25 SEP 2013 Feature Monaco

Li Yanfeng talks about medals, marriage and motherhood

Li Yanfeng of China celebrates with her country's flag after winning the women's discus throw final during day two  (Getty Images)Li Yanfeng of China celebrates with her country's flag after winning the women's discus throw final during day two (Getty Images) © Copyright

China’s 2011 IAAF World Championships Discus gold medallist Li Yanfeng made a discrete return to big time competition at the Chinese National Games earlier this month and showed that she is capable of being a medal contender at major championships again after finishing second to her compatriot Tan Jian.

Apart from a low-key outing at the Heilongjiang Provincial Championships, which were conveniently in her home town of Suihua City and where she won with a relatively modest effort of 60.12m on 4 August, she had not competed since the end of last season due to ong-term back problems from a herniated disc.

She finally underwent surgery in March and, after returning to training in May, Li decided she was not in shape to defend her global crown in Moscow last month but still decided to put in an appearance at China’s most prestigious domestic competition.

It was a bitter-sweet result in Shenyang for Li, who reached 63.91m and only lost by 20cm to Tan, who had finished sixth at both of the last two World Championships.

On one hand, it proved that Li’s back problems are, if you will excuse the pun, effectively behind her. On the other, she was unable to successfully defend the National Games title she won at the last edition in 2009 and succumbed to only her fourth head-to-head loss to Tan in no less than 43 encounters in a rivalry that stretches back almost a decade.

“Having to settle for the silver medal is not easy for me. Nevertheless, I am proud of myself and if it had not been for the injury, I don’t think that the result would have been the same," reflected the 34-year-old Li.

"The injury really affected me a lot. I only started to build up for these Games in May. I want to thank all the doctors that have helped me," she added.

Her coach, Zhang Jinglong, was also a happy man after seeing his athlete perform so well after her problems of the last year.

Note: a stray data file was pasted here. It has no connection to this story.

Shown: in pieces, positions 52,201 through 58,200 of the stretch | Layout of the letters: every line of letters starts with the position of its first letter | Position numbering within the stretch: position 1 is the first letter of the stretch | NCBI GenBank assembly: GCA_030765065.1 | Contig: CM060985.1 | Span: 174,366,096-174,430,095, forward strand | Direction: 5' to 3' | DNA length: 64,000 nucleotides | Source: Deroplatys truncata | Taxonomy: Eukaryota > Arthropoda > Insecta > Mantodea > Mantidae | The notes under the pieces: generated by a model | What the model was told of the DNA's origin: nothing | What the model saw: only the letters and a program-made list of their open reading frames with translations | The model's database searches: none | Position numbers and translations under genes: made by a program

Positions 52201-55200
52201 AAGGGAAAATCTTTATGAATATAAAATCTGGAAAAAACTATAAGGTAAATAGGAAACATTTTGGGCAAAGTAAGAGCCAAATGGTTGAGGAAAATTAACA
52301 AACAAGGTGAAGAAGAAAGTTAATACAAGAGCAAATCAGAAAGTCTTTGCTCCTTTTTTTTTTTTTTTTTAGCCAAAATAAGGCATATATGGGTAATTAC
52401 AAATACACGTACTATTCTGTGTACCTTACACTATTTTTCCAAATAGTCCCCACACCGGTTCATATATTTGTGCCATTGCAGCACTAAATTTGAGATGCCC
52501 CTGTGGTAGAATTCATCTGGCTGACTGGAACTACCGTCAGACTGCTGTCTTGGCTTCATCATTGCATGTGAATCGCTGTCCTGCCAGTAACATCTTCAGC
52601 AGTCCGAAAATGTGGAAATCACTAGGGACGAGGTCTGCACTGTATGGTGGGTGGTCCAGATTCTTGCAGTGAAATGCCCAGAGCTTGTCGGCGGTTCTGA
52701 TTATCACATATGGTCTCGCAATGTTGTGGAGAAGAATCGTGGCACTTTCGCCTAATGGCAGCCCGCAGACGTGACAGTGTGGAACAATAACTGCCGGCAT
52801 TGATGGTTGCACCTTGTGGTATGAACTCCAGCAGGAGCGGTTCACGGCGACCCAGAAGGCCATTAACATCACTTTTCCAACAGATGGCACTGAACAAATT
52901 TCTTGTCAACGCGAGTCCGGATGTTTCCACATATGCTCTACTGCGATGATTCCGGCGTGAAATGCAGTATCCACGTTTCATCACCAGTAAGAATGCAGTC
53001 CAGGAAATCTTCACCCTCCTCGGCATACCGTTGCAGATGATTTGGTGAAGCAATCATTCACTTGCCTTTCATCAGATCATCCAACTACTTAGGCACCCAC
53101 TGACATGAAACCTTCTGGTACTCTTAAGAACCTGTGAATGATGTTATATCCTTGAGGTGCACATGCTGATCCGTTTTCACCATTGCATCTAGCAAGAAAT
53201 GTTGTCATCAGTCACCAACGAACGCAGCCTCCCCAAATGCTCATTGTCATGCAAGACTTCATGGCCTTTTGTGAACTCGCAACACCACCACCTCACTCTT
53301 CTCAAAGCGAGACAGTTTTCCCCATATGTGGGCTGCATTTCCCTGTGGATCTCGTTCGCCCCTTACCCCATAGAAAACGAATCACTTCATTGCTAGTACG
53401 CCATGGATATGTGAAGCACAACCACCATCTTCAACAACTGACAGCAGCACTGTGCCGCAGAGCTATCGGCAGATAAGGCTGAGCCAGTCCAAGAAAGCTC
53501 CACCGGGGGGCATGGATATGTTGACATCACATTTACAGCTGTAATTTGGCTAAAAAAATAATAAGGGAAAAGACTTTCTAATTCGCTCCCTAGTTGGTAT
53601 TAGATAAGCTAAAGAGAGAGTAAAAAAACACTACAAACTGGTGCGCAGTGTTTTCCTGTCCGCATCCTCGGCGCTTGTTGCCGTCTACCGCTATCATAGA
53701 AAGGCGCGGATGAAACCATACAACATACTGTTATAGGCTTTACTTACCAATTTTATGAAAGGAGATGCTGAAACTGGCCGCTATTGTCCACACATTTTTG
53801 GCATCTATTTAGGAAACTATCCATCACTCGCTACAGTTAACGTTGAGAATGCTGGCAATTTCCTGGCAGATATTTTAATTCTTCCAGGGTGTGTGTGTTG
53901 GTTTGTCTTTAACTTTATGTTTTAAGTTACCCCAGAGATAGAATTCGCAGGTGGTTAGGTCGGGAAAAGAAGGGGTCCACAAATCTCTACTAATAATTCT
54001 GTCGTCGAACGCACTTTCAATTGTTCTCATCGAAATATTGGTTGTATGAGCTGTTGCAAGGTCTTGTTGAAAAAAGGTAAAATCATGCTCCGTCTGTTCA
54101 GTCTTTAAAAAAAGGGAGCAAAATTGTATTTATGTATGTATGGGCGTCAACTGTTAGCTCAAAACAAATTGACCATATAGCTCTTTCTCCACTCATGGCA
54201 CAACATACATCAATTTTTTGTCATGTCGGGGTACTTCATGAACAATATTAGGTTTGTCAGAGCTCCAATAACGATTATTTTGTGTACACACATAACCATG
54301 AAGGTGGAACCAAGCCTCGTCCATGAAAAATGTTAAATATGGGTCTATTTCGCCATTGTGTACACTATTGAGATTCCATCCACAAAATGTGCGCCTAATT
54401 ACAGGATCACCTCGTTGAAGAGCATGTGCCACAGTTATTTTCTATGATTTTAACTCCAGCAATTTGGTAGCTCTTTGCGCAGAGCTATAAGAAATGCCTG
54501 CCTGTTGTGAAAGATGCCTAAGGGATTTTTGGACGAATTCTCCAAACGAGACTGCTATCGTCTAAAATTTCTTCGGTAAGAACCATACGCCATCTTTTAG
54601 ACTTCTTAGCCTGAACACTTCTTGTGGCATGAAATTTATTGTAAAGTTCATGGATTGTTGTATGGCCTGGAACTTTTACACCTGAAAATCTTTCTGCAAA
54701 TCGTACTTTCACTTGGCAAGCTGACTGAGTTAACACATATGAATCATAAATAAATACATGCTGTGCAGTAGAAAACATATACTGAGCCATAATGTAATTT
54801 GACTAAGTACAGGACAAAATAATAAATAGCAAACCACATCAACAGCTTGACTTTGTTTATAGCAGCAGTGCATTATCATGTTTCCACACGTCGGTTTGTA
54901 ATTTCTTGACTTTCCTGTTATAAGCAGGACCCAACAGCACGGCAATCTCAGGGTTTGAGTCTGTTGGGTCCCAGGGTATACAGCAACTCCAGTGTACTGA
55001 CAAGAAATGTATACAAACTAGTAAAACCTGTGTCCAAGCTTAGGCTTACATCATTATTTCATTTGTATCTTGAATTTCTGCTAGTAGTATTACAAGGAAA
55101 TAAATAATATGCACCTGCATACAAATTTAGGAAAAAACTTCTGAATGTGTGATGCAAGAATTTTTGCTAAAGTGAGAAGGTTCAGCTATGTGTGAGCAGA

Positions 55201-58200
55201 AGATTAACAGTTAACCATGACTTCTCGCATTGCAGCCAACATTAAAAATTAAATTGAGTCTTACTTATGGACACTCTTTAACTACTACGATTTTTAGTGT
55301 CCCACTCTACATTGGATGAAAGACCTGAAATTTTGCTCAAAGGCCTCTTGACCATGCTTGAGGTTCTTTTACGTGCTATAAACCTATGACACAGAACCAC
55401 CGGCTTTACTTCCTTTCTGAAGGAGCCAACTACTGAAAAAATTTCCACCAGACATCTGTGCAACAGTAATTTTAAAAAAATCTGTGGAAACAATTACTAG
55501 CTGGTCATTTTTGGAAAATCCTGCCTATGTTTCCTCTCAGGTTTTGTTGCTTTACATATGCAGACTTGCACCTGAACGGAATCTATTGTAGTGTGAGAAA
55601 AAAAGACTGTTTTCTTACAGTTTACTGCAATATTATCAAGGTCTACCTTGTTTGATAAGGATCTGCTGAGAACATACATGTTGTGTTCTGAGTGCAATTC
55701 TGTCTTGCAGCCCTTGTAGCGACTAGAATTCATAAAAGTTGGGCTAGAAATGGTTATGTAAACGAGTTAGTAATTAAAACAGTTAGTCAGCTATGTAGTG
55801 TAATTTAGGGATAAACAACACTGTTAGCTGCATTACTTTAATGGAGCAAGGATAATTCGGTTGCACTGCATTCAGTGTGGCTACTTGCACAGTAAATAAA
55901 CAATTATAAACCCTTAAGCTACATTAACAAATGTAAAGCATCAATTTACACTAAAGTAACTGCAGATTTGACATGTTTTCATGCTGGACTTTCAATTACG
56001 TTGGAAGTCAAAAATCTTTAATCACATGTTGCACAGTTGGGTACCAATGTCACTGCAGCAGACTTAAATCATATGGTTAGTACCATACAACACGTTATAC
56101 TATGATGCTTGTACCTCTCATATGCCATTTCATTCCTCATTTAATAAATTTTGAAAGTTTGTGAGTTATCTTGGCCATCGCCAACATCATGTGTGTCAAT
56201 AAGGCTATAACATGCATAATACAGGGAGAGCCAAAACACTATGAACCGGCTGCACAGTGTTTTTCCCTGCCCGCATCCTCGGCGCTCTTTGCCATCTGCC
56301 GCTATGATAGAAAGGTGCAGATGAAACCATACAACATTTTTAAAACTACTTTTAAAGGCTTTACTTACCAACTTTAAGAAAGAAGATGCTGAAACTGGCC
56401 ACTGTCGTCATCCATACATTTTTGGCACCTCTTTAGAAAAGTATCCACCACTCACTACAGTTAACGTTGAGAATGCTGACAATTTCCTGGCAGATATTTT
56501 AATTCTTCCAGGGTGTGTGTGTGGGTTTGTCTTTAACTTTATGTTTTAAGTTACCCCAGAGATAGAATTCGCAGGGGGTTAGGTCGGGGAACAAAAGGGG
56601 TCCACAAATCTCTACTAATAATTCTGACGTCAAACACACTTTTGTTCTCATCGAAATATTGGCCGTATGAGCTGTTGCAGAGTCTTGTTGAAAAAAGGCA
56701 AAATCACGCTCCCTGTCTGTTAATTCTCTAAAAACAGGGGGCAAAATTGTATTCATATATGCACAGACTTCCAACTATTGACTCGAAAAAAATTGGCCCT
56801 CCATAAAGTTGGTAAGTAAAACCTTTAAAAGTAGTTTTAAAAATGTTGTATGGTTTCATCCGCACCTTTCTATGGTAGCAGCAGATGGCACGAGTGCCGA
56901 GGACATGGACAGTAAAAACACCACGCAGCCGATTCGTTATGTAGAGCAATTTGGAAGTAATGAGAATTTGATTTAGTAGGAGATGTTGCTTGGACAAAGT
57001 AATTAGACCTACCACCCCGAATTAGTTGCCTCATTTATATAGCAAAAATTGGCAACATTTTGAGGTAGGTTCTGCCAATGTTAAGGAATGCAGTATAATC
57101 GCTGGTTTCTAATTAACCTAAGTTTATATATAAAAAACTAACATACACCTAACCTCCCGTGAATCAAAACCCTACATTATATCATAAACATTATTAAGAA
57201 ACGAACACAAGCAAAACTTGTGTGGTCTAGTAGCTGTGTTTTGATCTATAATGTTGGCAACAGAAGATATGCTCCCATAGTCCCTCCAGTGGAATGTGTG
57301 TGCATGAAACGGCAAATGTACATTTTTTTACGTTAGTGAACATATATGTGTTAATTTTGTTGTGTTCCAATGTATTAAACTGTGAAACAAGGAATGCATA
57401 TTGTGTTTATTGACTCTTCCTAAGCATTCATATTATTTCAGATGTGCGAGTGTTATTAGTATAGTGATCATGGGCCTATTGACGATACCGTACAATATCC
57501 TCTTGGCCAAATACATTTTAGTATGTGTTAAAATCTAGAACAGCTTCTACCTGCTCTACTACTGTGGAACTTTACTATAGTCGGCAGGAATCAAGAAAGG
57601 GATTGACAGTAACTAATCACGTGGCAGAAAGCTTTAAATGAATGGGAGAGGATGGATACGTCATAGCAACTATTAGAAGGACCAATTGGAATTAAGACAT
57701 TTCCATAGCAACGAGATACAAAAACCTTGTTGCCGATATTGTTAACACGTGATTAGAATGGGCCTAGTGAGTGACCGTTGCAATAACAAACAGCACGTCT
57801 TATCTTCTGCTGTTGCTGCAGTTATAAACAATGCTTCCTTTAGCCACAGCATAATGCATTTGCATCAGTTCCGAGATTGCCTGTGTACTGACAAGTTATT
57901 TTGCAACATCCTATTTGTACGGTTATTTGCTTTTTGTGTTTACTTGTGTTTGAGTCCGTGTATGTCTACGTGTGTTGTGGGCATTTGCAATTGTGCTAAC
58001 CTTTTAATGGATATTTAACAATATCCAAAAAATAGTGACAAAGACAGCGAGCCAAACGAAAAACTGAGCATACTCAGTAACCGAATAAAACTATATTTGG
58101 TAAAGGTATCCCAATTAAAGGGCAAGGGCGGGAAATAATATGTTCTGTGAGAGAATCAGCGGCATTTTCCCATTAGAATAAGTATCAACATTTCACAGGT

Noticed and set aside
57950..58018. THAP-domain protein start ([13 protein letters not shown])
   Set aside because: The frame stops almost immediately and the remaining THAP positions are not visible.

"I was still surprised and I have to admire the way Li trained (after the surgery) it showed her perseverance; she was consistently throwing around 60 metres in training during August and while I believed that she could throw better in competition, this was a good result. She insisted on doing much more intense training than I thought was possible,” said her mentor.

However, as Zhang admitted to local reporters before the Games, the pair came to the conclusion after her outing at the Heilongjiang Provincial Championships that she wasn’t fit enough to be a medal contender in Moscow. They decided, as he put it, to avoid the potential embarrassment of perhaps not even making the final.

Rather than travel ill-prepared to Moscow, Li decided to prove a point in Shenyang with one more month’s training under her belt.

“Some people had asked me whether this (the Chinese National Games) was going to be the last competition of my career but I always said no.

“I have no plans to retire and this shows that I am back. I will certainly continue competing until the 2016 Olympic Games in Rio,” added Li, whose left leg is currently three centimetres shorter than her right owing to her back injury.

Her statement means that, barring injury, she should be one of China’s big hopes for a medal when Beijing stages the next IAAF World Championships in 2015.

China will certainly be looking for a better return from its athletes than in Moscow, where they failed to achieve a gold medal for the first time since 2005.

However, even if she has ambitions of getting back on the podium in 2015 and 2016, she may not be competing much, if at all, next year.

She will get married on 6 October to a fencer: “and we definitely will consider having children immediately after getting married. After all, I'm getting old," she jokingly revealed to reporters in Shenyang.

However, like good wine and despite the current prevalence of the younger generation of female discus throwers with no less than 12 of this year’s top 20 under the age of 26, including Croatia’s Olympic and World champion Sandra Perkovic, discus throwers tend to mature with age.

Li will be 36 by the time of the next World Championships but there have been medallists and even winners of the event in their 40s.

Regardless of whether she does have a baby break next year, Li is certainly not too old to contemplate regaining the World title and, perhaps, adding her name to the list of World champions who have triumphed after becoming mothers.

Phil Minshull for the IAAF